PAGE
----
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Old 01-31-2012, 02:28 AM   #16
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Clogged drain now dripping


I'm a bit wierded out by all this discussion - like, anyone know "plumbing"?
First, the main function of a trap is not to catch crap, but to hold water and block sewer gas from coming back through your drain.
A p-trap should never be glued under any sink, but uses a nut (see the second joint in your pic - that's one) and compression washer to clamp down on the pipes its connecting (drop from the sink, waste arm into the main drain). That way it can be removed if clogged or damaged, etc.
That "Y" is called a "Santee". It takes the water from the p-trap/waste arm and ushers it into the drain line. (The "straight up" side is likely a drain of something upstairs or the vent.) If you ever get clogged (& who doesn't?) it efficiently guides a snake DOWN the drain to clear it.
Traps should never be "looped" like a roller coaster ride, but make as good a staight line from sink to wall as possible. Loops like you have really help create slow, gunked up and clogged drains. The "loop" usually can be avoided by cutting the waste arm (that curve from the back/lower side of the trap 7 fed into the drain via another compression joint on a feed glued into the Santee).
You have, by gluing you trap and making such a bad design have created a potential nightmare, a problem waiting (or promising) to happen. Move out as soon as you can, for both your and the landlord's sake!

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Old 01-31-2012, 03:38 AM   #17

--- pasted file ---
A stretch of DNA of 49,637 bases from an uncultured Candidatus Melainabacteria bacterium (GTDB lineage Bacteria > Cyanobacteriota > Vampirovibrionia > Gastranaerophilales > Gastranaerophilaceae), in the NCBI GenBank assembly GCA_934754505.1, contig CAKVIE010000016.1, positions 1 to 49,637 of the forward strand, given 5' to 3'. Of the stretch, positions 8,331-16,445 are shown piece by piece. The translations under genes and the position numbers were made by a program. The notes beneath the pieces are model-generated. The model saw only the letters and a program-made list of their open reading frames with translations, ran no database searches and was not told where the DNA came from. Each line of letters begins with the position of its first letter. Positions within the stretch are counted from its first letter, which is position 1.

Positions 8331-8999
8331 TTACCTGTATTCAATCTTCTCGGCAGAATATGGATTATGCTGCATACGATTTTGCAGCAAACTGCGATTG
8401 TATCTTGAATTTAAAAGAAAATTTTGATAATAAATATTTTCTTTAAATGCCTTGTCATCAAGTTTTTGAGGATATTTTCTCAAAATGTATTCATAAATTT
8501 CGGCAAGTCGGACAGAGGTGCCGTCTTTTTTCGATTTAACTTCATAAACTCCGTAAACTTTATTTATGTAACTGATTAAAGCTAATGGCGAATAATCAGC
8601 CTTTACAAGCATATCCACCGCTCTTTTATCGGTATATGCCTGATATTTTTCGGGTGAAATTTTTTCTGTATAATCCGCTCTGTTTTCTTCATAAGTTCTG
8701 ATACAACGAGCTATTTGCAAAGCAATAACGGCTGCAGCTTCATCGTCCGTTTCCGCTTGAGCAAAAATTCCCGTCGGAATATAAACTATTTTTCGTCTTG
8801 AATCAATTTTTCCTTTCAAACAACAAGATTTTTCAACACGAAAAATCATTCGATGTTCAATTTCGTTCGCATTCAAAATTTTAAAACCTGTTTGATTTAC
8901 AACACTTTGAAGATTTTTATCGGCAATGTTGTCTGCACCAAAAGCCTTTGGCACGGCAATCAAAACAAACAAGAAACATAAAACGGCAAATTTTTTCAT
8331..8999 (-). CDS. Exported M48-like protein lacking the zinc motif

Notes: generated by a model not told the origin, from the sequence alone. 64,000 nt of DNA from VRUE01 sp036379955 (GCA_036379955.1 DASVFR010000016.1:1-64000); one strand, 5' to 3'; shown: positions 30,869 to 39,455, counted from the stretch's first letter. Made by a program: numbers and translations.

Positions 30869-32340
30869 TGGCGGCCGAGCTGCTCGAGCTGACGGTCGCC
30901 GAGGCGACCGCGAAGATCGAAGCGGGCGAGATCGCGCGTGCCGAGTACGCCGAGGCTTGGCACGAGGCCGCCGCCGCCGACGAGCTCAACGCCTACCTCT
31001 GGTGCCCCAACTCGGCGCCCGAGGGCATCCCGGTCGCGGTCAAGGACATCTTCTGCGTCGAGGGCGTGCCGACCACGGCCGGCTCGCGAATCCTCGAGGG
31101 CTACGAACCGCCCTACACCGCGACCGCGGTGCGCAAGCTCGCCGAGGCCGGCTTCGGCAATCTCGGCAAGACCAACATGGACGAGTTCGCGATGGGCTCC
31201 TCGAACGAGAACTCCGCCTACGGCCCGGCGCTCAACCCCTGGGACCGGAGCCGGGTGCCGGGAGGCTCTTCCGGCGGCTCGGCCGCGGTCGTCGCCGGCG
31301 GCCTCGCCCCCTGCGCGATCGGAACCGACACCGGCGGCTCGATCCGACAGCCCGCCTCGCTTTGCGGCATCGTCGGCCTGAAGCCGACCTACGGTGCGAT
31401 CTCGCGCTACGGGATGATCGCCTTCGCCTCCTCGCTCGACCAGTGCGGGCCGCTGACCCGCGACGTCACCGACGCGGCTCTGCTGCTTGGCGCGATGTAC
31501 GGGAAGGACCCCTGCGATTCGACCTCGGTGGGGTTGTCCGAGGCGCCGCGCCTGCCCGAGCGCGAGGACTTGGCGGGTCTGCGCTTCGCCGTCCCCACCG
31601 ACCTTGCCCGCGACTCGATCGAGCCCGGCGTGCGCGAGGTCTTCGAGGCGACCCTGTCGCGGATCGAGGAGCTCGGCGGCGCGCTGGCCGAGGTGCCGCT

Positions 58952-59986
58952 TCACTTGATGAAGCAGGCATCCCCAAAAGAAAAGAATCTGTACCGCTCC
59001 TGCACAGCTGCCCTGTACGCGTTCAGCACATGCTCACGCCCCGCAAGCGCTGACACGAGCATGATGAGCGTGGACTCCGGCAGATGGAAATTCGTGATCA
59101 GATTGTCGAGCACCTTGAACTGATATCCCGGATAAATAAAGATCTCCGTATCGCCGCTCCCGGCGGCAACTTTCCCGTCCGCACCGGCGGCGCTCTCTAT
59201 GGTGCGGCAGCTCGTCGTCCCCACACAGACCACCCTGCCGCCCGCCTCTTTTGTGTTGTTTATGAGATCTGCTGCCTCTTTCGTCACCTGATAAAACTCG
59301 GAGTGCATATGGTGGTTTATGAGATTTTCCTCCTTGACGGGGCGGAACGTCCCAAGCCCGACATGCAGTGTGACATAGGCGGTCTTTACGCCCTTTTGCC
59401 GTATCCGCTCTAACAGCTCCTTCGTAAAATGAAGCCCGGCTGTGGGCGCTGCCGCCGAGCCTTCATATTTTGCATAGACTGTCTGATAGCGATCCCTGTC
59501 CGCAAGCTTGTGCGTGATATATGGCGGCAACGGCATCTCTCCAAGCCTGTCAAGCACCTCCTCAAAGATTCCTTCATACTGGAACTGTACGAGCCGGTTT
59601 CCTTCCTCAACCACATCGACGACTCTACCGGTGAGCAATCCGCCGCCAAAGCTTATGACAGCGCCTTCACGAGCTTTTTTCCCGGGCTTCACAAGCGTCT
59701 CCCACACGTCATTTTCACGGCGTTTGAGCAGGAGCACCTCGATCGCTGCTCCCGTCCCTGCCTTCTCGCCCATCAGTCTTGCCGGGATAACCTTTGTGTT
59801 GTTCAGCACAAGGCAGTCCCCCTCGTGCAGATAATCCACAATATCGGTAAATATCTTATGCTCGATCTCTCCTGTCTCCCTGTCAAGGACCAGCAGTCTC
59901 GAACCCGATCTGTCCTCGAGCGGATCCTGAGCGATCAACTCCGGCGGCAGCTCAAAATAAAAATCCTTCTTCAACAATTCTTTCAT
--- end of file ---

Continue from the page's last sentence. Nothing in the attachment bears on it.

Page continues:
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Originally Posted by bareshiyth View Post
First, the main function of a trap is not to catch crap, but to hold water and block sewer gas from coming back through your drain.
I never said catching waste was its "main" function.

Last edited by jasin; 01-31-2012 at 03:40 AM.
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Old 01-31-2012, 06:57 AM   #18
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PVC cement works by melting the two surfaces together --solvent weld---that's the word--

It is not a glue at all--so ,no you can't build up the 'glue' to fill a gap--because it's not a glue.

Those black pipes are not PVC---they are XXXX ABS and require a cement that is designed for that--pvc cement will not work.
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Last edited by oh'mike; 01-31-2012 at 07:19 AM. Reason: Wrong answer!
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Old 01-31-2012, 07:06 AM   #19
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Those black pipes are not cpvc,theyre abs
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Old 01-31-2012, 07:21 AM   #20
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Originally Posted by plummen View Post
Those black pipes are not cpvc,theyre abs

Thanks for catching that!!!

No coffee yet

This area we have never seen that ABS---PVC only--the codes here are so out of this world---
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Old 01-31-2012, 09:59 AM   #21
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Originally Posted by alex_nrv View Post


"CHEAP FIX/JIMMY RIGGED" in this situation isn't gonna bother me in the long run: I AM RENTING! If it fails while I'm still here... or even after, I will have the owner to look it up and re-do a drain job on this sink.
This is the proper way to fix it. Give him a call, if he needs help too, we're here
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Old 01-31-2012, 10:12 AM   #22
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Originally Posted by bareshiyth View Post
Traps should never be "looped" like a roller coaster ride, but make as good a staight line from sink to wall as possible.


In a perfect world maybe.